WASHINGTON -- November 10 -- Citizens for Global Solutions is alarmed by President Bushs selection of White House Counsel Alberto Gonzales to succeed John Ashcroft to the post of Attorney General and urges the Senate to oppose his nomination.
In his tenure as White House Counsel, Alberto Gonzales has defended torture, trashed the Geneva Conventions, and urged the President to ignore the law, said Charles J. Brown, President and CEO of Citizens for Global Solutions. President Bush likes to talk about values. His nomination of Alberto Gonzales certainly does not reflect American values. Instead of truth, justice, and the American way, Mr. Gonzales stands for deception, injustice, and dishonor. Citizens for Global Solutions calls on the Senate to reject his nomination.
Gonzales has been quoted as describing the Geneva Conventions as obsolete and quaint. He claimed that the war on terrorism makes such protections outdated. In a 2002 memo, he advised the White House that the torture of terrorist detainees held on foreign soil may be justified, and that international laws prohibiting torture may be unconstitutional. In remarks before the American Bar Association, Gonzales argued that enemy combatants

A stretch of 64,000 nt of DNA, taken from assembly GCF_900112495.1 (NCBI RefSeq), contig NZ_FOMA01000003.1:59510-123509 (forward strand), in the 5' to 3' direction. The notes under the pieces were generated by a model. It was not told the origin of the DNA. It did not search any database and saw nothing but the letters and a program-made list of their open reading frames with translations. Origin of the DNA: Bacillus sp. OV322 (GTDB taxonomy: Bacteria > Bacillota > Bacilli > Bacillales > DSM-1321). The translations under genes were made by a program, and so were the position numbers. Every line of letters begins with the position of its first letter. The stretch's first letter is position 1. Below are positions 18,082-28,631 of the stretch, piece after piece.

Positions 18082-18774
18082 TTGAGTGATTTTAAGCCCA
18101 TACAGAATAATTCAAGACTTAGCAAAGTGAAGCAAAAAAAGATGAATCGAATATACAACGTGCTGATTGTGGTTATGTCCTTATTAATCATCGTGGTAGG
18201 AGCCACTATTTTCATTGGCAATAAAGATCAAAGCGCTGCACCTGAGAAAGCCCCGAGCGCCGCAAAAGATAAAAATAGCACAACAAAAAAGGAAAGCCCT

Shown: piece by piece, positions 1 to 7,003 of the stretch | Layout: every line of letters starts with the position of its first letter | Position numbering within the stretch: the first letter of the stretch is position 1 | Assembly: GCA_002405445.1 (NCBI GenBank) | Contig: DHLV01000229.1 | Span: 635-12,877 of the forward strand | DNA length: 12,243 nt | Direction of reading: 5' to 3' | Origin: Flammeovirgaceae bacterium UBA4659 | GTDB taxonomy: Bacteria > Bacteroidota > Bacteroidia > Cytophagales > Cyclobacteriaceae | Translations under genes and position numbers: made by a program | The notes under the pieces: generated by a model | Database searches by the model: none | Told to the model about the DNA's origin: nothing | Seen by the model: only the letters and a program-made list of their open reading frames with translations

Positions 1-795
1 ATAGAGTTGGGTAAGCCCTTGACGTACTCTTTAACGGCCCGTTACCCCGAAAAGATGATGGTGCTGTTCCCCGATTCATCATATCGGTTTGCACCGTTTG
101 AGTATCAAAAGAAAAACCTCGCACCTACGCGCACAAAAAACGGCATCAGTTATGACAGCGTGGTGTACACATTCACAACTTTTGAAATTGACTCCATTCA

need not be guilty of anything to be detained for the duration of hostilities. In the context of a global war on terror without visible end, this could mean lifelong imprisonment without trial.
Gonzales defense of torture during the interrogation of terrorist suspects in many ways laid the foundations for the prisoner abuse scandal at Abu Ghraib. The Justice Department is charged with upholding Americans rights and the rule of law.
Appointing Gonzales, particularly in the wake of the events at Abu Ghraib, sends the wrong message to Americans and to the world, said Don Kraus, Executive Vice-President of Citizens for Global Solutions. We live in a world where telephone companies in Switzerland track down phone cards used in Pakistan to stop terrorist crimes in New York. Nominating Gonzales, who has ridiculed international law, as the chief U.S. law enforcer sends the wrong message to our friends and allies at time when the benefits of cooperation outweigh its cost.